New Hanover County Commissioners are moving ahead with a public - private redevelopment of a county-owned block in downtown Wilmington. Project Grace might also include moving the Cape Fear Museum downtown and building a new library. Tearing down the existing library is not such a popular idea.
The block is encircled by North Second, North Third, Chestnut and Grace Streets. The commissioners are leaning toward a plan for a hotel, condos, apartments, office and retail space, and still maintain the library – in one form or another.
“If you take out historic fabric you can’t put it back.
Gareth Evans is standing on the corner of Chestnut and 2nd Streets, looking at the library. He’s the executive director of the Bellamy Mansion Museum.
“It was originally a Belk’s that opened in 1951, mid-century modern is the style of it. Then in the late 1970s, 1978, Belk moved to the mall and the county took it on, renovated it, and opened as a library in 1982.”
When county staff first unveiled Project Grace last summer, they presented four scenarios. Three possibilities tore down the existing library and replaced it. Evans says there is no need to bulldoze what is already there.
“It was actually designed, because it was a department store, to be renovated and rehabilitated and in fact it was when they turned it from a Belk into a library.”
“Playing devil’s advocate, to my eye, it’s not the most attractive building...”
“You know I’m the director of the Bellamy Mansion and that’s a very different style, but people have said that about that style of building too. When things go out of fashion. You have to give something time to be appreciated. Mid-century modern is not everybody’s cup of tea. But again it is historic it does add to the fabric. And one of the main problems I have with the proposals going on is this is a viable building, you could renovate it, you can use it, it’s being used as a library right this minute, there is no real need to knock it down.”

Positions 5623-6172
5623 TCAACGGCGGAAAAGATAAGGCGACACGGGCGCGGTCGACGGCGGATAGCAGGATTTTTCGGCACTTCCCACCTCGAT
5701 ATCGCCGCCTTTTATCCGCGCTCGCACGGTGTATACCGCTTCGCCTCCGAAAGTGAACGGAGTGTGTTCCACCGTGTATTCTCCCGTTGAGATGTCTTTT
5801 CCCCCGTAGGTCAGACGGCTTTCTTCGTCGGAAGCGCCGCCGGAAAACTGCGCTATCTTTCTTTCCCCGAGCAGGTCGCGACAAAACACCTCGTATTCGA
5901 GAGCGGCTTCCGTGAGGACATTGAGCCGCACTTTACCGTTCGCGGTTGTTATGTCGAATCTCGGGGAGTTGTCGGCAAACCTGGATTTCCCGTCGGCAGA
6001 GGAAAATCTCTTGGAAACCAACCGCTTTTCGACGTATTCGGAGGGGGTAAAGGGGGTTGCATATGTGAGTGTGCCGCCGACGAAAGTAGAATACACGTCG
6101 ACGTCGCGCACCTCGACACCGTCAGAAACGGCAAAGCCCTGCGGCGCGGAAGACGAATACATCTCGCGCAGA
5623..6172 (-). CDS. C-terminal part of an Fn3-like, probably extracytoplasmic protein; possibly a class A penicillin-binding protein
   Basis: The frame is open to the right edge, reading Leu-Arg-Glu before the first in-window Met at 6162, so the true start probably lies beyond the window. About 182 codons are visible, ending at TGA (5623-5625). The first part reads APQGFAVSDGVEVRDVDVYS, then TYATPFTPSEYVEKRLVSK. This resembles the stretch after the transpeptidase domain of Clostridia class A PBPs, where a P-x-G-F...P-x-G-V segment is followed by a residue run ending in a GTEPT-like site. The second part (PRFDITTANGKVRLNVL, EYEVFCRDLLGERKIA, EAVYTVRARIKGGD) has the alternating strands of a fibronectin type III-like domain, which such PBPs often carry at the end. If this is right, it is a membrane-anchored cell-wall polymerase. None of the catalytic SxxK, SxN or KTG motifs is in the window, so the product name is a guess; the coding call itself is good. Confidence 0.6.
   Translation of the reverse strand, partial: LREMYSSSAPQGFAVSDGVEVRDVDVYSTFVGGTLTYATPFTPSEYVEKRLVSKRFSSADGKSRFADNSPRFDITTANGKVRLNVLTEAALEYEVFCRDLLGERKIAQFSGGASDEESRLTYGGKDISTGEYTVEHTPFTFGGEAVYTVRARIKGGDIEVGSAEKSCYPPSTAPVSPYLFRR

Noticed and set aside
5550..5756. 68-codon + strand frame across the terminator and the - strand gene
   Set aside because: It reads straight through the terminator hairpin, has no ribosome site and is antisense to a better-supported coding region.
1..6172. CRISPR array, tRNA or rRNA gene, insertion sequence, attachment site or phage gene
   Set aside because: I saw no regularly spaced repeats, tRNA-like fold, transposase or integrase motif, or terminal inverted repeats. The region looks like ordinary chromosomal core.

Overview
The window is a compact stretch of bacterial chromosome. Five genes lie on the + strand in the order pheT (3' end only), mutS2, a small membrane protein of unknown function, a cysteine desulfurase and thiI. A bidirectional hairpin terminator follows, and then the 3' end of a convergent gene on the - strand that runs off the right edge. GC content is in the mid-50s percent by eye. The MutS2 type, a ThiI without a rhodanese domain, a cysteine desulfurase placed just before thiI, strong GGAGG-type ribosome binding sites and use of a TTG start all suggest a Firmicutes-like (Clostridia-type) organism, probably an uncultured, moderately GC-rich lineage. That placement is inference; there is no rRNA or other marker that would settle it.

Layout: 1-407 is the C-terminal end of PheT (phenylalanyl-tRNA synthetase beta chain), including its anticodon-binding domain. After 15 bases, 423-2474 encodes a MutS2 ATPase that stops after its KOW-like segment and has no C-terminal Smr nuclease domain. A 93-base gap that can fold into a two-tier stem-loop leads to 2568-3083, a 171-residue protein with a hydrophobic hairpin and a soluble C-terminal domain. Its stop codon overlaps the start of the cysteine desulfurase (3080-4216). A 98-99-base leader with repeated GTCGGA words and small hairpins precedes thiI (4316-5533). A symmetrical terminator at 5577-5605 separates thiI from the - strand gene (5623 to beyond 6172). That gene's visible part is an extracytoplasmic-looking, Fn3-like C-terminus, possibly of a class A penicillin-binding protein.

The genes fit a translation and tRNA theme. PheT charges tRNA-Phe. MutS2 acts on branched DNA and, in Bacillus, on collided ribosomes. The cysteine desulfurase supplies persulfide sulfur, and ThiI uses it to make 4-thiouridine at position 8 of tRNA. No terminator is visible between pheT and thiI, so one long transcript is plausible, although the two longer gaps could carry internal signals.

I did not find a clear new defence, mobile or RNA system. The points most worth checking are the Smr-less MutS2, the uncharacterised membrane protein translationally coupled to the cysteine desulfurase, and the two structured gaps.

Beverly Grasley agrees. She’s on the Board of Directors of ROW, Residents of Old Wilmington.
“One is we would like to see the library stay where it is, the existing building, and do whatever repairs need to be done to it. And we are very much in favor of keeping the park. The park that was just constructed there.”
All those options do remain on the table. At Monday’s commissioners meeting, rather than choose the final option for Project Grace, the board voted to request proposals outlined by the fourth of four options. That’s an option with a new library. However the development request also includes an analysis of renovating the existing building.
County Commissioner Rob Zapple.
“I think the brilliance you saw here in tonight’s meeting was the staff deciding to step aside from the scenarios, which I think were almost being constrictive at this point, and going instead to a list of 11 and now I think with the ones I and Commissioner Kusek added tonight is about 14 different guidelines that allow a real blending of ideas and incorporating ideas from the community, those will be guidelines that a potential developer will have, to help shape the project as we go forward.”
Again Gareth Evans.
“This actually is one of the very few mid-century modern commercial buildings in Wilmington, there is nothing else like this if you think about it. It’s actually quite unique.”
The private cost of Project Grace is around $107 million, and the county cost $20.9 million.